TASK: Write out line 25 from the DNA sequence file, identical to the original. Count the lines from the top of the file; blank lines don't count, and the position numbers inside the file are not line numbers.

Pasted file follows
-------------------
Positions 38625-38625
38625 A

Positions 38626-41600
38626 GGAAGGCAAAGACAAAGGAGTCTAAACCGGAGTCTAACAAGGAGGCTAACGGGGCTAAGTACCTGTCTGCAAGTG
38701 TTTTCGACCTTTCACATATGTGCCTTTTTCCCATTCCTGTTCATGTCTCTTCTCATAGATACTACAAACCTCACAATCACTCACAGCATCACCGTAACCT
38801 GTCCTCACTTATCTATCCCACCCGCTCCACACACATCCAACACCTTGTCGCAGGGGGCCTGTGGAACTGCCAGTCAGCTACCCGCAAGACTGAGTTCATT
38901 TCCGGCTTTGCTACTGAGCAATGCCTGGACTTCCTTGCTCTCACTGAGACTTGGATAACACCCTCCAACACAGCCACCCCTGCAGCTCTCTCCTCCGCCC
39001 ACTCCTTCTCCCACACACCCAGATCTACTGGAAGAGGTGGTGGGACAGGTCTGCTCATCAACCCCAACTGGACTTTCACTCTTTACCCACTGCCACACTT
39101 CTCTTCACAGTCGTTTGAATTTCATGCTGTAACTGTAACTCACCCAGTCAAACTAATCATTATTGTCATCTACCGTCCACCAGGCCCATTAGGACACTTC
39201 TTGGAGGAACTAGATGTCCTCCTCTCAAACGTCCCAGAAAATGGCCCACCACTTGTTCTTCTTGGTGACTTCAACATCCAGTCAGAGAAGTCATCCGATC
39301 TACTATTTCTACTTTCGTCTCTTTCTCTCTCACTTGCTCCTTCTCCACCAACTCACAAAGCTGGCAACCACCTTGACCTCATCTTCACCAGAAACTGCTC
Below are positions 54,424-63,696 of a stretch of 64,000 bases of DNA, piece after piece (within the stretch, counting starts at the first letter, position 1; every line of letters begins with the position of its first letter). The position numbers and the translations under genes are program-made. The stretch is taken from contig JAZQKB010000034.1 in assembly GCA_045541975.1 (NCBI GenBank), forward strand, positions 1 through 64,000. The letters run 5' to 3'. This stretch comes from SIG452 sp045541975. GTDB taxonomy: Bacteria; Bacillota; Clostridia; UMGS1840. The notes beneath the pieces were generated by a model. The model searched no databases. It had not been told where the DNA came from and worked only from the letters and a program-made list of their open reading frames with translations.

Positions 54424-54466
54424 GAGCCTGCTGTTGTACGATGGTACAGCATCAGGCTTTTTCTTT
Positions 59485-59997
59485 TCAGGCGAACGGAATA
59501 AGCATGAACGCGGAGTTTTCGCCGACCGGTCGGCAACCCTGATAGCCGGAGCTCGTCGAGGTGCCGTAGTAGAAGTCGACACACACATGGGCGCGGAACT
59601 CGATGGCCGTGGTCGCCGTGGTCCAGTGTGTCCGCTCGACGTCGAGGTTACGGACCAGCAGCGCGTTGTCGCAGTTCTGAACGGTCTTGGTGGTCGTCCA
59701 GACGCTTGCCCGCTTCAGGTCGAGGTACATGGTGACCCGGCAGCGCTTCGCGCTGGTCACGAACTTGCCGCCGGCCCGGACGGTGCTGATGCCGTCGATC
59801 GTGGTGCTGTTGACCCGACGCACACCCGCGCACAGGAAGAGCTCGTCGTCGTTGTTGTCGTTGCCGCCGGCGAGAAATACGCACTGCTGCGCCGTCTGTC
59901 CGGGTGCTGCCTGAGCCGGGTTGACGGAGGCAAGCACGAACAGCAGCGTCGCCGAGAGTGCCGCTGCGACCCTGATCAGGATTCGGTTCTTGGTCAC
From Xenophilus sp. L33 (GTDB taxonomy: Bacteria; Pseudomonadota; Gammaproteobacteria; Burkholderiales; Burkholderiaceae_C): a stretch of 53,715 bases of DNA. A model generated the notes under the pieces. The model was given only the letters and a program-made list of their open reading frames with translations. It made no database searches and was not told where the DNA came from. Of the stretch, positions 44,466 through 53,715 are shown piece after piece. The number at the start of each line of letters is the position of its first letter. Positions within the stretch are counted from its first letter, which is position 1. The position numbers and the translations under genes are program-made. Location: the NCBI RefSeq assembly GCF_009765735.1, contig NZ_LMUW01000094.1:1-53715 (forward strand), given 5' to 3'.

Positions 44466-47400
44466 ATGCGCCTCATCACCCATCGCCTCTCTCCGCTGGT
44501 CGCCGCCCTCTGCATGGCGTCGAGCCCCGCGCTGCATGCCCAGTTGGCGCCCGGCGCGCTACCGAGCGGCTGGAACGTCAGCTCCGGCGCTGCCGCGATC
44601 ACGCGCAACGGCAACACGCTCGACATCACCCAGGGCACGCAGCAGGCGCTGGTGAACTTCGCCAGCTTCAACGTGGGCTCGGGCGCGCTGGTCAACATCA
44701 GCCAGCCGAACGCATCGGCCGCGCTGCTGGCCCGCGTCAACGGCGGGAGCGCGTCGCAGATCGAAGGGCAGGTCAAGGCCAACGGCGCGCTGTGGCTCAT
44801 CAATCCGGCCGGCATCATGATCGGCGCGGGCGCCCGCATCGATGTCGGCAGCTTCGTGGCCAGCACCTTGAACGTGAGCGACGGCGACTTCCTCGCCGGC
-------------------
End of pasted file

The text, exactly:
44501 CGCCGCCCTCTGCATGGCGTCGAGCCCCGCGCTGCATGCCCAGTTGGCGCCCGGCGCGCTACCGAGCGGCTGGAACGTCAGCTCCGGCGCTGCCGCGATC